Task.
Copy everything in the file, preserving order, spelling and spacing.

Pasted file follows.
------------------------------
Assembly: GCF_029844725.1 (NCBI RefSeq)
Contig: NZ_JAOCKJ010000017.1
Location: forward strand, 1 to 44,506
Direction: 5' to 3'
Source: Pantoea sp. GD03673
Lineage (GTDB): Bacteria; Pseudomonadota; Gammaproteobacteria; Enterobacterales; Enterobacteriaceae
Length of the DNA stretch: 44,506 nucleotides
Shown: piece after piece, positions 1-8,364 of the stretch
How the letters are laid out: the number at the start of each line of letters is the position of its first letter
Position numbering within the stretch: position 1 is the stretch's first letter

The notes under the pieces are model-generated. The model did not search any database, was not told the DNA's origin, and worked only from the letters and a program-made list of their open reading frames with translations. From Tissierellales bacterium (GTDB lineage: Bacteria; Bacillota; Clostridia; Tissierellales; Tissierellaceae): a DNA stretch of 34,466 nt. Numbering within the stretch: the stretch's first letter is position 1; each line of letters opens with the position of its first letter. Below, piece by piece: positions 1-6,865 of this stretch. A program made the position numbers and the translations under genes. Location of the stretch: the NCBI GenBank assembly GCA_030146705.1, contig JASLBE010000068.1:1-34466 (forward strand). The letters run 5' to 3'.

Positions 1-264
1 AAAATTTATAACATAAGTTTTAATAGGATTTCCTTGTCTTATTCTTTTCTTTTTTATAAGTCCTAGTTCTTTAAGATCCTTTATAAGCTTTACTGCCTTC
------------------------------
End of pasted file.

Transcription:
Assembly: GCF_029844725.1 (NCBI RefSeq)
Contig: NZ_JAOCKJ010000017.1
Location: forward strand, 1 to 44,506
Direction: 5' to 3'
Source: Pantoea sp. GD03673
Lineage (GTDB): Bacteria; Pseudomonadota; Gammaproteobacteria; Enterobacterales; Enterobacteriaceae
Length of the DNA stretch: 44,506 nucleotides
Shown: piece after piece, positions 1-8,364 of the stretch
How the letters are laid out: the number at the start of each line of letters is the position of its first letter
Position numbering within the stretch: position 1 is the stretch's first letter

The notes under the pieces are model-generated. The model did not search any database, was not told the DNA's origin, and worked only from the letters and a program-made list of their open reading frames with translations. From Tissierellales bacterium (GTDB lineage: Bacteria; Bacillota; Clostridia; Tissierellales; Tissierellaceae): a DNA stretch of 34,466 nt. Numbering within the stretch: the stretch's first letter is position 1; each line of letters opens with the position of its first letter. Below, piece by piece: positions 1-6,865 of this stretch. A program made the position numbers and the translations under genes. Location of the stretch: the NCBI GenBank assembly GCA_030146705.1, contig JASLBE010000068.1:1-34466 (forward strand). The letters run 5' to 3'.

Positions 1-264
1 AAAATTTATAACATAAGTTTTAATAGGATTTCCTTGTCTTATTCTTTTCTTTTTTATAAGTCCTAGTTCTTTAAGATCCTTTATAAGCTTTACTGCCTTC